FI: I keep waiting for my chance. There are other contracted players also who are not getting a chance; Abdul Rehman is a good example. You have to understand that only XI can play and no one wants to sit out for even one game (If you pay them, play them)
You think it is because of insecurity?
FI: Yes, insecure of their place in the team and also financially insecurity. You lose money when you don’t play and it is important for everyone to get maximum financial benefit. (Cut throat competition)
You are now almost 32; have you set yourself any targets?
FI: My target is to play for Pakistan in all three formats; the reason is that I am performing in all three formats in domestic cricket. I would love to serve Pakistan rather than play league cricket and waste my energy.
I hope you do well in Zimbabwe if you get the chance to play, good luck.
FI: Insha’Allah (If God will’s it)
Faisal has played 26 Test matches with ‘EIGHT’ staggering comebacks, usually in unconducive conditions. He has been shuffled in the batting order every time he plays. It has been a recipe for failure.
With a batting average of 26.76, he should never have played 26 Tests or been in national contention for so long. But with the way he has been handled, it would have taken extra ordinary brilliance from Faisal to better his average. Unfortunately, only glimpses of such excellence can be seen in his career.
Whether Faisal benefited from the politically plagued system or has been victimized by it will always be argued upon. There might be some truth on both sides of the coin, like there usually is.
However, one thing is established for certain. The rotten system robs the country in more ways than one.
Faisal was definitely more talented than his numbers reflect. When a youngster is given a chance, an environment should be created for him to flourish in. Instead, far too often in Pakistan it is designed for him to perish under. In addition, Faisal might have been given far too many opportunities to make comebacks, at the cost of a younger talent missing out. In the process, Faisal, his possible replacement and the national cricket team, all have been deprived of realising their true potential.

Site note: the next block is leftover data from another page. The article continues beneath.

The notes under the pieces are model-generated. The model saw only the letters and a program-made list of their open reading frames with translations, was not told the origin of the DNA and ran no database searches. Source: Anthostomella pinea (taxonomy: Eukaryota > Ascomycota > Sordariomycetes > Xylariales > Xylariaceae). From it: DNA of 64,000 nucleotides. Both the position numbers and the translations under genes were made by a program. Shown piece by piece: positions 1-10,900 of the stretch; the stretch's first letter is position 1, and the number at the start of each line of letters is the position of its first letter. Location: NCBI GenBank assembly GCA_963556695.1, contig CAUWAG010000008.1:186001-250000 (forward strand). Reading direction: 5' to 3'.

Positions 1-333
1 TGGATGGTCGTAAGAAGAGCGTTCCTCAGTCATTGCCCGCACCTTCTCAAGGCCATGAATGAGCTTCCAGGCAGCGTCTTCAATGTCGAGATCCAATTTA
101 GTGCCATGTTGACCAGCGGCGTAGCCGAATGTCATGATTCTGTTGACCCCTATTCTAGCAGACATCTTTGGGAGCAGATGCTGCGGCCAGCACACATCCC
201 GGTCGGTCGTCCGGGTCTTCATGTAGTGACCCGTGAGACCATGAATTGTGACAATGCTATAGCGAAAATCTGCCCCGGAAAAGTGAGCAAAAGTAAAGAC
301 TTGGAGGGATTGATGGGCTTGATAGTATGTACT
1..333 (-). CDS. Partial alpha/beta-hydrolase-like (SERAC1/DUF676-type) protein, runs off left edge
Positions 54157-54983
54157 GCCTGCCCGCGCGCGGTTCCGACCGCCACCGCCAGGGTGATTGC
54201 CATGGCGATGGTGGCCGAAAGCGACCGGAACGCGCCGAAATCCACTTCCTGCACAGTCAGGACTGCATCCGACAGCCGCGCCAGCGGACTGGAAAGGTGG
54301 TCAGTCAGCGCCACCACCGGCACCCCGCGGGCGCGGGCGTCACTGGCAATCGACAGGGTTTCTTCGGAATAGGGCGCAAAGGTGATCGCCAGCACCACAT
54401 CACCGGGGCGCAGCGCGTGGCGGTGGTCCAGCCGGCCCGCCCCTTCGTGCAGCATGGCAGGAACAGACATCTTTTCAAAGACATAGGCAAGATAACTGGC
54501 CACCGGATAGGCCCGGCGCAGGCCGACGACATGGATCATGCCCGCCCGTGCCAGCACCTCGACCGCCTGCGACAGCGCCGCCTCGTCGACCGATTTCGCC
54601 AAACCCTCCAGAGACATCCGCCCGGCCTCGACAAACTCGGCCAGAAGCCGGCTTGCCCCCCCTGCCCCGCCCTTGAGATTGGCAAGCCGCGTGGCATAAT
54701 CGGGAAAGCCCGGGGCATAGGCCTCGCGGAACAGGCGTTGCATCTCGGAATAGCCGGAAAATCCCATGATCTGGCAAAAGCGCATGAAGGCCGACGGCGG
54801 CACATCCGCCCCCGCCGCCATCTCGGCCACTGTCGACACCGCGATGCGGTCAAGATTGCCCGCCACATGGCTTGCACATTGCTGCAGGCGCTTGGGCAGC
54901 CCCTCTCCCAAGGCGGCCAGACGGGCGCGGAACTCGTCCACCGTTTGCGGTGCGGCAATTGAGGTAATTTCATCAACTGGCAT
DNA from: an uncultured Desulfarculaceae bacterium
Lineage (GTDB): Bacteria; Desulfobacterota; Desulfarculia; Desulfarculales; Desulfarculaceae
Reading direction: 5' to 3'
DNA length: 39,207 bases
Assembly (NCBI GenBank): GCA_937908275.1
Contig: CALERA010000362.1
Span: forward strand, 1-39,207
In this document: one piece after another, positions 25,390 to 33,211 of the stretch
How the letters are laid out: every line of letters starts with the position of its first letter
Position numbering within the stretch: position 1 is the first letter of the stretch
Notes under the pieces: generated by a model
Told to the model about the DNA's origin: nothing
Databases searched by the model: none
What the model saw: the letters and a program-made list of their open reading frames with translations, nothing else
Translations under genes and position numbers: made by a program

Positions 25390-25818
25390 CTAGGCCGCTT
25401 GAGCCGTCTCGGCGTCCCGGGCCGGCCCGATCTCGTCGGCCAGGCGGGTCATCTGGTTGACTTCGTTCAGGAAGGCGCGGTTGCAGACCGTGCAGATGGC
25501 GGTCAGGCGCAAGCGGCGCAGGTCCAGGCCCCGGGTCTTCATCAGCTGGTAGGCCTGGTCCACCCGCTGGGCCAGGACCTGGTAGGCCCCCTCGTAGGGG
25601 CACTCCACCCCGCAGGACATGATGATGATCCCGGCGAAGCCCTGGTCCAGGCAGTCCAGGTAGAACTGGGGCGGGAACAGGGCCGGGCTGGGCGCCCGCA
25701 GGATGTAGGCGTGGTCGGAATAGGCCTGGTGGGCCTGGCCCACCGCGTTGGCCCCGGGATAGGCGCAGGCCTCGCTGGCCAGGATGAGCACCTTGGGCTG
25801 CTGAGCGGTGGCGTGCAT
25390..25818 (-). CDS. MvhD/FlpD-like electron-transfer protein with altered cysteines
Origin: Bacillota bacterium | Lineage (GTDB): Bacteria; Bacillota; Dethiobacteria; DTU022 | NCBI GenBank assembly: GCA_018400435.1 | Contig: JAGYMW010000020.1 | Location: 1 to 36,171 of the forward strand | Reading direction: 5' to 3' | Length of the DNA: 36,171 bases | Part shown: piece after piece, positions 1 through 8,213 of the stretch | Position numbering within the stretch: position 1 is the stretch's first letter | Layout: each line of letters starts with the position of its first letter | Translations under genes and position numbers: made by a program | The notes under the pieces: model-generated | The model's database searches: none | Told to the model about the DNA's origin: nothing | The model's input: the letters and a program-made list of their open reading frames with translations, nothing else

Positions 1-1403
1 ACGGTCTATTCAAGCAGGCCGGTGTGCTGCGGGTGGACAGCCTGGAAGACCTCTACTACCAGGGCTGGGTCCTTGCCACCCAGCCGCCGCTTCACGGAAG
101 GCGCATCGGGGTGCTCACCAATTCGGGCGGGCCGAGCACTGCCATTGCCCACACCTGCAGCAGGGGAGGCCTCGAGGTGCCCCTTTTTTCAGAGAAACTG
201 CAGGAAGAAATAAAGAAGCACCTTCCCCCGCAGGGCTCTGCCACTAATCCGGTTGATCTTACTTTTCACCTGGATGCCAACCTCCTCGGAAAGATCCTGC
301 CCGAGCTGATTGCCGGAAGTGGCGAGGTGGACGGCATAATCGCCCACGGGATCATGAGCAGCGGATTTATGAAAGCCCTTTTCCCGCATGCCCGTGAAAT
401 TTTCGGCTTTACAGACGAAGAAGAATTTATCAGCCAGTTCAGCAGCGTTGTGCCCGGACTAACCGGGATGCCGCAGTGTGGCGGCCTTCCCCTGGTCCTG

Mismanagement of talent has ruined many batsmen in the recent past, Mohammad Wasim, Hasan Raza, Asim Kamal and Fawad Alam could possibly have served Pakistan a lot more than they were allowed to.
When a cricket board backs a player, it has to put its faith in him and let him give his best shot. When it drops one, it should look elsewhere to find a replacement rather than exercise the same options year after year.
In the words of Albert Einstein, “Insanity is doing the same thing over and over again and expecting different results”
More chances are that the trend of Faisal’s career will continue on the same path and he will warm the bench with little space for him in the Pakistani middle-order, barring injury to the others.
At this stage of Faisal’s career, the mantra should be pretty simple; use his experience and current form and play him. Or, select someone who is the future of Pakistan cricket and give him exposure. Faisal has been a leisure tourist on PCB’s tab for way too long and he could live without another African Safari.
Tragically, after eighteen years from when I saw Faisal for the first time at late Ahmed Mustafa’s coaching clinic, he still lives in the large shadow of his uncle Javed Miandad. While some think it is his blessing, according to Faisal’s own assessment, it has been his biggest curse. Either way, it has been a case of human resource mismanagement by the authorities that run cricket in Pakistan.